'Netanyahu would sell out country for his private interests'

Gantz urges Rivlin to help ensure Israel does not go to third election

In dig at Netanyahu, Blue and White chief says president should give first chance to form a government only to a leader who commits to letting someone else try if he fails

Blue and White party leader Benny Gantz speaks at a campaign rally in Tel Aviv on September 15, 2019. (Tomer Neuberg/Flash90)
Blue and White party leader Benny Gantz speaks at a campaign rally in Tel Aviv on September 15, 2019. (Tomer Neuberg/Flash90)

Blue and White party leader Benny Gantz on Sunday urged President Reuvin Rivlin to help Israel avoid a third set of elections, implying that Benjamin Netanyahu should not be tasked with forming a government unless he pledges to let someone else try should he fail.

After the April election, Netanyahu failed to put together a coalition and preferred to send Israel back for another vote over giving someone else a try.

“I call on President Rivlin, in order that we won’t go to elections for a third time, give the mandate for forming a government only to whomever will promise to return it, if and when he doesn’t succeed in forming it,” Gantz said at a campaign event in Tel Aviv.

Gantz also claimed that Netanyahu would “sell out the country for his own private interests.”

Gantz’s entreaty to Rivlin came as Netanyahu refuses to rule out pushing for a third round of elections in less than a year if he is tasked with forming a government yet fails to do so after the September 17 vote.

Under Israeli law, if a lawmaker is charged with putting  together a government and is unable to do so before the end of the legally designated period, he must return the mandate to the president, who then taps another Knesset member with forming a coalition.

However, following elections in April, Netanyahu pushed through a vote to dissolve the Knesset and call a snap poll after failing to put together a government before his mandate ran out, rather than have Rivlin assign the mandate to another lawmaker.

President Reuven Rivlin (right) and Prime Minister Benjamin Netanyahu at the President’s Residence in Jerusalem as Rivlin tasks Netanyahu with forming the next coalition, on April 17, 2019. (Noam Revkin Fenton/Flash90)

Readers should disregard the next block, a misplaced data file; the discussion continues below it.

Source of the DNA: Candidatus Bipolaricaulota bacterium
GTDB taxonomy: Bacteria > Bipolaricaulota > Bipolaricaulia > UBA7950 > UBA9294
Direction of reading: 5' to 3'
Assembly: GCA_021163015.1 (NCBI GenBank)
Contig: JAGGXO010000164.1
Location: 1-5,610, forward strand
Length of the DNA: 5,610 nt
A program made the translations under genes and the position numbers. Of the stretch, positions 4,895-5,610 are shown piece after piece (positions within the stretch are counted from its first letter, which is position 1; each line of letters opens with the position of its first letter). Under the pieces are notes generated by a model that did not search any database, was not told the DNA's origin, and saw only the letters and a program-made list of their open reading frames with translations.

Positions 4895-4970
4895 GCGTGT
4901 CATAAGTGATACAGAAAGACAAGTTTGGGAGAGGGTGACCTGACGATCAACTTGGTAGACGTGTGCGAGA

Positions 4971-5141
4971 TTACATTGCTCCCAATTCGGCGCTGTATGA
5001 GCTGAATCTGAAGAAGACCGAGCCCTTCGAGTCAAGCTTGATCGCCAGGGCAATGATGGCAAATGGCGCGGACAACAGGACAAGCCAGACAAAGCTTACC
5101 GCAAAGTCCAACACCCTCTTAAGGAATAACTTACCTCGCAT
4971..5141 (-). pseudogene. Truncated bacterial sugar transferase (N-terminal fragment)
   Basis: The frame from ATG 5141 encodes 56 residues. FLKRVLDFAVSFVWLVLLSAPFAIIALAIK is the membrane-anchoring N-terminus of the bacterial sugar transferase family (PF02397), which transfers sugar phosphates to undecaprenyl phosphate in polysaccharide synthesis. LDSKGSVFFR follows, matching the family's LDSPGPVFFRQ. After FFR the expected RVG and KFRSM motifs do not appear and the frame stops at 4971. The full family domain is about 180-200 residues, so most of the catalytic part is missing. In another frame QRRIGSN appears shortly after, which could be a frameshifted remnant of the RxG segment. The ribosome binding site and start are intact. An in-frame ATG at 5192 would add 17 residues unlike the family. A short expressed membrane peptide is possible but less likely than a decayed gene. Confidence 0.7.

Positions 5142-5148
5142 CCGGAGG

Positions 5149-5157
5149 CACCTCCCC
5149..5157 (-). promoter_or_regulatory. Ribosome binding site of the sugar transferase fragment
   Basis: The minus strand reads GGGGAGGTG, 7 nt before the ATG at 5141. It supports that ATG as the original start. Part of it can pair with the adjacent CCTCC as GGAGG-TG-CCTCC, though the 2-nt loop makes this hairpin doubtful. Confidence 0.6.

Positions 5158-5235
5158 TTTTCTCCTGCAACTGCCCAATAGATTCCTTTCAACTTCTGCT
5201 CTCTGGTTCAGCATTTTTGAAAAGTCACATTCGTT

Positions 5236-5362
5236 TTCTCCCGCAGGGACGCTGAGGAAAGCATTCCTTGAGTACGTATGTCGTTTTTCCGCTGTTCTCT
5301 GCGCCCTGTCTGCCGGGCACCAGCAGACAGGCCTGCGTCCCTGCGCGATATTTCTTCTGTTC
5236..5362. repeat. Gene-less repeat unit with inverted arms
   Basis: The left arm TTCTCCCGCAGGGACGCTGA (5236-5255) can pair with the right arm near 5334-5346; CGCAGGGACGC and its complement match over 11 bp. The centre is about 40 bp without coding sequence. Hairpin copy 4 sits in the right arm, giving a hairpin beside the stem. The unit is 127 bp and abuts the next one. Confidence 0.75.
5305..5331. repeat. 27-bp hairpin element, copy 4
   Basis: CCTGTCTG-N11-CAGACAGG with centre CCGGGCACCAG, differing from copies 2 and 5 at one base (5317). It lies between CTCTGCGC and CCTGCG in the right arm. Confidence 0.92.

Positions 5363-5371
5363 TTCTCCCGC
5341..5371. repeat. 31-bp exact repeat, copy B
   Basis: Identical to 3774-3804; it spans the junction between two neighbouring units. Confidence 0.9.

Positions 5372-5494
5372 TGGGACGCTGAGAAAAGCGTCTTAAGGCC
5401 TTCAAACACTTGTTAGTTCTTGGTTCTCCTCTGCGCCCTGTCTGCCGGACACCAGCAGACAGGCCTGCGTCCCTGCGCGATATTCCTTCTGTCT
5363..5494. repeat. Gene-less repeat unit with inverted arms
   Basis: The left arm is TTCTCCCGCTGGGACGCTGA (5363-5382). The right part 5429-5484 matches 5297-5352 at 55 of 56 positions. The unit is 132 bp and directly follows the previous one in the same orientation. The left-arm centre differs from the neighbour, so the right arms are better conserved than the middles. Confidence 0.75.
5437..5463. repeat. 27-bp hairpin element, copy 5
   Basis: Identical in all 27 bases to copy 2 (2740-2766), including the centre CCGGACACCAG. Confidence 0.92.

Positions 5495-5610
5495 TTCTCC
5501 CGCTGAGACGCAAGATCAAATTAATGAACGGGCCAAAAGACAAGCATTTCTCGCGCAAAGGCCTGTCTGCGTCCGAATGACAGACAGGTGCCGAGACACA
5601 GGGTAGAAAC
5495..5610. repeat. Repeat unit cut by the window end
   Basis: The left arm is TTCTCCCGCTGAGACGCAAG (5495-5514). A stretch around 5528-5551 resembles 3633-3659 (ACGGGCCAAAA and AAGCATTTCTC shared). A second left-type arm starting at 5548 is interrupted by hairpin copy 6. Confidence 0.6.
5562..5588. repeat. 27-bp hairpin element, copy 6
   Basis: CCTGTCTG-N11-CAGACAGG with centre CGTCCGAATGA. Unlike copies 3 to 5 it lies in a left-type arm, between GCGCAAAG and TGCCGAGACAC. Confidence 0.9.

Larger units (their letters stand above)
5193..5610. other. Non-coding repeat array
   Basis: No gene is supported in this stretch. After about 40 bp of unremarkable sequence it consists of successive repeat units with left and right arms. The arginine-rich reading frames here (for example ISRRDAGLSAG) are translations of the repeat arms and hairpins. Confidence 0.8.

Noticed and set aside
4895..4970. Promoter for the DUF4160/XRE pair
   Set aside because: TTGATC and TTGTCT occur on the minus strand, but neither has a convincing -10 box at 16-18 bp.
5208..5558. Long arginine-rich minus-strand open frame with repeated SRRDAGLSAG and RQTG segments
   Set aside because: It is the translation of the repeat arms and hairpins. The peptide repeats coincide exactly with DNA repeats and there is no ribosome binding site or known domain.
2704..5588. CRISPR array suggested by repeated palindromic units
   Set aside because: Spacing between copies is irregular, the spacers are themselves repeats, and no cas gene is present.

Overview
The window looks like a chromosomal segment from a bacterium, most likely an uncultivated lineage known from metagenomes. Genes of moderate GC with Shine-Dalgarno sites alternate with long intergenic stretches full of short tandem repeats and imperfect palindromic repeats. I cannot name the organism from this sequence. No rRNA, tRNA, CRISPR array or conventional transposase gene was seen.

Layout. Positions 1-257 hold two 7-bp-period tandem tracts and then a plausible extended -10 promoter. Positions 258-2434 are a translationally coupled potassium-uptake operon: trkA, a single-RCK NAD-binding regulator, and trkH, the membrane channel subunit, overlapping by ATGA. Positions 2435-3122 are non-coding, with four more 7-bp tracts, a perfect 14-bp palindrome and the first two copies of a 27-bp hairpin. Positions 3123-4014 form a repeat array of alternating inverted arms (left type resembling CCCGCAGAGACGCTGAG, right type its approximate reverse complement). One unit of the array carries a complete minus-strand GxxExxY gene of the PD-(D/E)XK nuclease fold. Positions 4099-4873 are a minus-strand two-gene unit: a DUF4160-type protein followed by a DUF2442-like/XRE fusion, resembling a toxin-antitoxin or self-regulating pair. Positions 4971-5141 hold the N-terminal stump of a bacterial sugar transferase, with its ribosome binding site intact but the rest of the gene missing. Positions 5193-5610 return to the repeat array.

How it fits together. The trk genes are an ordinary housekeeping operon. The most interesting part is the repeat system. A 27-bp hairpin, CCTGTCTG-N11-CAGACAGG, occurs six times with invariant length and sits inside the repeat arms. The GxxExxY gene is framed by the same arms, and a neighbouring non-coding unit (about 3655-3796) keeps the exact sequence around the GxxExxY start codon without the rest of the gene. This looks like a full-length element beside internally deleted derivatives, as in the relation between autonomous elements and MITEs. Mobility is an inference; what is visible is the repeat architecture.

Rivlin said earlier this month that he would do everything possible to avoid a third round of elections and suggested Netanyahu exploited Israel’s lack of a constitution to bend the rules of its fragile democracy to stay in power.

“We have no constitution. Until the last election there was an unwritten constitution; there were clear rules of play,” Rivlin lamented.

After the elections, representatives from each party will meet with the president and recommend who they believe should form the next government. Following these consultations, the president will then task whichever lawmaker he thinks has the best chance at forming a government with doing so. This does not have to be the lawmaker with the most recommendations.

If the lawmaker can’t form a government after 28 days, he can receive a 14-day extension at the discretion of the president, as Netanyahu did earlier this year.

Netanyahu got recommendations from 65 out of 120 lawmakers after April’s elections and was then tasked with forming a government.

Avigdor Liberman’s Yisrael Beytenu party, who recommended Netanyahu, then refused to enter his government unless a bill to increase enlistment rates to the military of seminary students was passed without changes, a demand rejected by the premier’s ultra-Orthodox allies.

Despite reported efforts to pick off individual lawmakers from Blue and White and a last-ditch bid to bring the center-left Labor Party into his prospective coalition, Netanyahu was one seat shy of a majority and thus initiated the fresh elections rather than return the mandate to Rivlin.

This marked the first time in Israel’s history that elections did not result in a new government.

Since the second round of elections was called, polls have forecast that neither Likud nor Blue and White will have enough seats for a government together with other parties from their respective blocs, likely signaling further political stagnation.

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